I. The inspector shall inspect:

  1. the service drop;
  2. the overhead service conductors and attachment point;
  3. the service head, gooseneck and drip loops;
  4. the service mast, service conduit and raceway;
  5. the electric meter and base;
  6. service-entrance conductors;
  7. the main service disconnect;
  8. panelboards and over-current protection devices (circuit breakers and fuses);
  9. service grounding and bonding;
  10. a representative number of switches, lighting fixtures and receptacles, including receptacles observed and deemed to be arc-fault circuit interrupter (AFCI)-protected using the AFCI test button, where possible;
  11. all ground-fault circuit interrupter receptacles and circuit breakers observed and deemed to be GFCIs using a GFCI tester, where possible; and
  12. for the presence of smoke and carbon-monoxide detectors.


II. The inspector shall describe:

  1. the main service disconnect's amperage rating, if labeled; and 
  2. the type of wiring observed.


III. The inspector shall report as in need of correction:

  1. deficiencies in the integrity of the service-entrance conductors insulation, drip loop, and vertical clearances from grade and roofs;
  2. any unused circuit-breaker panel opening that was not filled;
  3. the presence of solid conductor aluminum branch-circuit wiring, if readily visible;
  4. any tested receptacle in which power was not present, polarity was incorrect, the cover was not in place, the GFCI devices were not properly installed or did not operate properly, evidence of arcing or excessive heat, and where the receptacle was not grounded or was not secured to the wall; and
  5. the absence of smoke and/or carbon monoxide detectors. 


5 - Kitchen

Kitchen Sink: Ran Water at Kitchen Sink

I ran water at the kitchen sink. 

Garbage Disposal: Turned On Garbage Disposal

I turned on the garbage disposal. 

GFCI: GFCI Tested

I observed ground fault circuit interrupter (GFCI) protection in the kitchen. 

Range/Oven/Cooktop: Turned On Stove & Oven

I turned on the kitchen's stove and oven. 

Exhaust Fan: Inspected Exhaust Fan

I inspected the exhaust fan in the kitchen. All mechanical exhaust fans should terminate outside. Confirming that the fan exhausts outside is beyond the scope of a home inspection. 

Windows: Windows Inspected

I inspected a representative number of windows according to the Home Inspection Standards of Practice by opening and closing them. I did not operate window locks and operation features, which is beyond the scope of a home inspection. 

Countertops & Cabinets: Inspected Cabinets & Countertops

I inspected a representative number of cabinets and countertop surfaces. 

Dishwasher: Inspected Dishwasher

I inspected the dishwasher by turning it on and letting it run a short cycle. 

Floors, Walls, Ceilings: Floors, Walls, Ceilings Inspected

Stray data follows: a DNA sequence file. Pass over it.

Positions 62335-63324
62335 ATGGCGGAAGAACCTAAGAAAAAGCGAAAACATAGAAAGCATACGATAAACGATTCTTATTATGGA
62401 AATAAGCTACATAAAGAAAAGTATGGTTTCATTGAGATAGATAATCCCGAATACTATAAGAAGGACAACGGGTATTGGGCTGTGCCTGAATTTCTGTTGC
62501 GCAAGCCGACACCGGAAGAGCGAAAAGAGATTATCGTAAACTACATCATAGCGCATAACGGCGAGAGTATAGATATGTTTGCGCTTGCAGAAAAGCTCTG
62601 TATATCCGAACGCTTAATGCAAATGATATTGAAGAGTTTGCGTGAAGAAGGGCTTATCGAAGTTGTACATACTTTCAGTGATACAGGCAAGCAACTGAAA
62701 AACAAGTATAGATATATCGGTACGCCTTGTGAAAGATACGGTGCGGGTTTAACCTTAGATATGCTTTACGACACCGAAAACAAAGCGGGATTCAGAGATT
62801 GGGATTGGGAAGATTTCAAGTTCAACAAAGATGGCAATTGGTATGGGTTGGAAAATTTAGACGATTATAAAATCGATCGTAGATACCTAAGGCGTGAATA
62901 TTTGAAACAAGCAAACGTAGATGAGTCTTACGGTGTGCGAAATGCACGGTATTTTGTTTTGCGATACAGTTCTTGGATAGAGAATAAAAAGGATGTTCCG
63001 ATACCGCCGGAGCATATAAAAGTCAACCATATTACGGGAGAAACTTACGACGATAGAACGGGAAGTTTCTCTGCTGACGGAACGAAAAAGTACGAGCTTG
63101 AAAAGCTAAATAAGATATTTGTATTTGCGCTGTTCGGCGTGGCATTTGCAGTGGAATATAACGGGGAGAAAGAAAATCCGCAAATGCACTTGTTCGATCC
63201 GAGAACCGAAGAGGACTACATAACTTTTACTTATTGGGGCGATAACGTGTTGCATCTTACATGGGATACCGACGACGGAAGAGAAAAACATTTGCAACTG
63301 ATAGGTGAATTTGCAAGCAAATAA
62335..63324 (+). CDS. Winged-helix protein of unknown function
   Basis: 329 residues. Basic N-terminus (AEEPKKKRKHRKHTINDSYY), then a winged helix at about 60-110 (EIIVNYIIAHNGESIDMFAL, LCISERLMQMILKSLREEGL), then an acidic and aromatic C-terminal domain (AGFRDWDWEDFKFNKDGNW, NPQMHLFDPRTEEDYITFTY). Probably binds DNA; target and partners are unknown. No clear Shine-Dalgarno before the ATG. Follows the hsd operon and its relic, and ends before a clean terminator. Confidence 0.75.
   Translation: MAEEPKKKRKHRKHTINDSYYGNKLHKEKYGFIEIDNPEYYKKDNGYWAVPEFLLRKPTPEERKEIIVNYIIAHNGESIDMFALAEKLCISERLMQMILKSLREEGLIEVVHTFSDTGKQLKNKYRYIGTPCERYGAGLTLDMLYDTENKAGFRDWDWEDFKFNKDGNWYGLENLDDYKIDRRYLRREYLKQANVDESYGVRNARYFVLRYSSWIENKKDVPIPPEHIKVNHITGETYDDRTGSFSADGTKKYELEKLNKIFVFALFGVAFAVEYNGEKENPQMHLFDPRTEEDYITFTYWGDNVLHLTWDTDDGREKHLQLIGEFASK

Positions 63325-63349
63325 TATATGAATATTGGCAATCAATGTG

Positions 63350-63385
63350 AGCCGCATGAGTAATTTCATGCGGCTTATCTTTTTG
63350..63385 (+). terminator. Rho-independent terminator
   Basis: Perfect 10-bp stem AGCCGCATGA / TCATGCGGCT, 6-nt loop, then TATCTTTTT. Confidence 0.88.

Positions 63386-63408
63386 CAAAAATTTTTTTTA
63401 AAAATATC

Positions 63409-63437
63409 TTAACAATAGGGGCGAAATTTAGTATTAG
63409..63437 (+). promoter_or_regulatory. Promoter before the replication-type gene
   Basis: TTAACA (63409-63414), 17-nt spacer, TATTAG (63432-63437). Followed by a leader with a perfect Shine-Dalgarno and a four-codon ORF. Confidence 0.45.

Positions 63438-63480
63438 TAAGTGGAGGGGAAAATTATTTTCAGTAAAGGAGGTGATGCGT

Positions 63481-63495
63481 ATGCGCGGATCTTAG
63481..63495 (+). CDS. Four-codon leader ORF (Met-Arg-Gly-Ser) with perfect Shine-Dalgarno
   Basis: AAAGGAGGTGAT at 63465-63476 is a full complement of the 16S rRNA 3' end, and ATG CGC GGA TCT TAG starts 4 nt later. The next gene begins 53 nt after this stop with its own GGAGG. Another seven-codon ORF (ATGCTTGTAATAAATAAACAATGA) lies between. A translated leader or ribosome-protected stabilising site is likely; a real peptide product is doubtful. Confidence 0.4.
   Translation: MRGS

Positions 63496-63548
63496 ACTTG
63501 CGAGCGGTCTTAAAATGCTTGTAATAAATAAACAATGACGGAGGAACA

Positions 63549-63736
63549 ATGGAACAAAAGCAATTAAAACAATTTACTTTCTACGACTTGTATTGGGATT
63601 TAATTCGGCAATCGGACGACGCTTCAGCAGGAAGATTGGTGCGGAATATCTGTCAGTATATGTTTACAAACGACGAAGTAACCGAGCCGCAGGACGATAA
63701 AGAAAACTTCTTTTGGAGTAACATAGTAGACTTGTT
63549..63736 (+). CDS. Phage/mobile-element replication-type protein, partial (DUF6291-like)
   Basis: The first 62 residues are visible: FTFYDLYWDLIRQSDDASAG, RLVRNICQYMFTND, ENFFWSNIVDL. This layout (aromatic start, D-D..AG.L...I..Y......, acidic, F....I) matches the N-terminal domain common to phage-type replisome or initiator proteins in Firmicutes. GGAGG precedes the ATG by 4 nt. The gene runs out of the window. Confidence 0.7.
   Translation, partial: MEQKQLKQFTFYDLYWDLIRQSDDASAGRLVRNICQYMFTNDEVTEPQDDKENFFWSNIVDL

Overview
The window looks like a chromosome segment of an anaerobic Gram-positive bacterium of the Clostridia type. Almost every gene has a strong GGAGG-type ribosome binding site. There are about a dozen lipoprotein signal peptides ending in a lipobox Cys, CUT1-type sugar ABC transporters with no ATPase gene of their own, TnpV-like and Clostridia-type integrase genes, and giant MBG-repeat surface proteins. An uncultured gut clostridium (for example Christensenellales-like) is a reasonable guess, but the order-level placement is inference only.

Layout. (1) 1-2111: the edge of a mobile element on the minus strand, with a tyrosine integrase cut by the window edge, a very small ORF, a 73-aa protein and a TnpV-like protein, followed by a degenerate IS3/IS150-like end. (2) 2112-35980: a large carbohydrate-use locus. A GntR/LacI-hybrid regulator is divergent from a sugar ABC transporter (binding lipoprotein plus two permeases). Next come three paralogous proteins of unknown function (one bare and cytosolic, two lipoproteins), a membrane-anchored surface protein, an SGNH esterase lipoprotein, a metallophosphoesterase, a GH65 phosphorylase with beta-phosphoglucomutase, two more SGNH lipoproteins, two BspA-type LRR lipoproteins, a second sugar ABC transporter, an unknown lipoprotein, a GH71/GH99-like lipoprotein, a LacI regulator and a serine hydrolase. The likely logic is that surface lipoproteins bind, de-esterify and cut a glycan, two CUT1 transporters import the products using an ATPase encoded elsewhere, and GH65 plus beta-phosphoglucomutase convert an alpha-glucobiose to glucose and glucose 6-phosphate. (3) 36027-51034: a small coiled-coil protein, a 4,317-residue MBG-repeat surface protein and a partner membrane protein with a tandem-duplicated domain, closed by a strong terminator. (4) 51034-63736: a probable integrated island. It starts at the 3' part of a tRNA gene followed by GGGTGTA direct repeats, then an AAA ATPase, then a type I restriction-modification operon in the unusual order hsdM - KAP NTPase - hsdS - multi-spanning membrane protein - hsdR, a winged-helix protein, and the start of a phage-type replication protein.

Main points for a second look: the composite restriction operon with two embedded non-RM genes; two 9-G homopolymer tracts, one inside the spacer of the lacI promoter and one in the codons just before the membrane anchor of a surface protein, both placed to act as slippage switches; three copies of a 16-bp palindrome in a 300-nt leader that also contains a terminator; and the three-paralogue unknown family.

I inspected the readily visible surfaces of floors, walls and ceilings. I looked for material defects according to the Home Inspection Standards of Practice

Refrigerator: Refrigerator Was On

I checked to see if the refrigerator was on. It was. That's all I inspected in relation to a refrigerator. Refrigerators are beyond the scope of a home inspection. 

The kitchen appliances are not included in the scope of a home inspection according to the Standards of Practice. 

The inspector will out of courtesy only check:

  • the stove, 
  • oven, 
  • microwave, and 
  • garbage disposer. 

$
Credit
Comment
5.1.1 - Kitchen Sink

Defect at Trap Component

I observed indications of an amateur repair for a leak at the kitchen sink drain. Recommend properly repair pipe to avoid potential water damage.

Contractor Qualified Professional
$
Credit
Comment
5.4.1 - Range/Oven/Cooktop

Missing Anti-Tip

I observed that the stove and oven appliance was not fastened to the wall. Anti-tip device is missing. This poses a safety hazard to children.

Contractor Qualified Professional
$
Credit
Comment
5.8.1 - Countertops & Cabinets

Cabinet Hinge Loose
Kitchen

I observed a loose cabinet door and hinge at the sink cabinet door.

Wrench DIY
$
Credit
Comment
5.8.2 - Countertops & Cabinets

Countertop Damaged
Kitchen

I observed damage at the countertop in 2 areas. 

House building Countertop Contractor
$
Credit
Comment
5.10.1 - Floors, Walls, Ceilings

Moderate Wear

Floors in the home exhibited moderate surface wear along major paths of travel. Recommend a qualified flooring contractor evaluate for possible re-finish. 

Contractor Qualified Professional

6 - Laundry

Clothes Washer: Did Not Inspect

I did not inspect the clothes washer and dryer fully. These appliances are beyond the scope of a home inspection. I did not operate the appliances. The clothes dryer exhaust pipe must be inspected and cleaned every year to help prevent house fires. 

Clothes Dryer: Did Not Inspect

I did not inspect the clothes washer and dryer fully. These appliances are beyond the scope of a home inspection. I did not operate the appliances. The clothes dryer exhaust pipe must be inspected and cleaned every year to help prevent house fires. 

The inspector shall inspect:

  • mechanical exhaust systems in the kitchen, bathrooms and laundry area.


$
Credit
Comment
6.2.1 - Clothes Dryer

Damaged Dryer Exhaust Pipe
Laundry

I observed indications of a damaged exhaust pipe of the clothes dryer.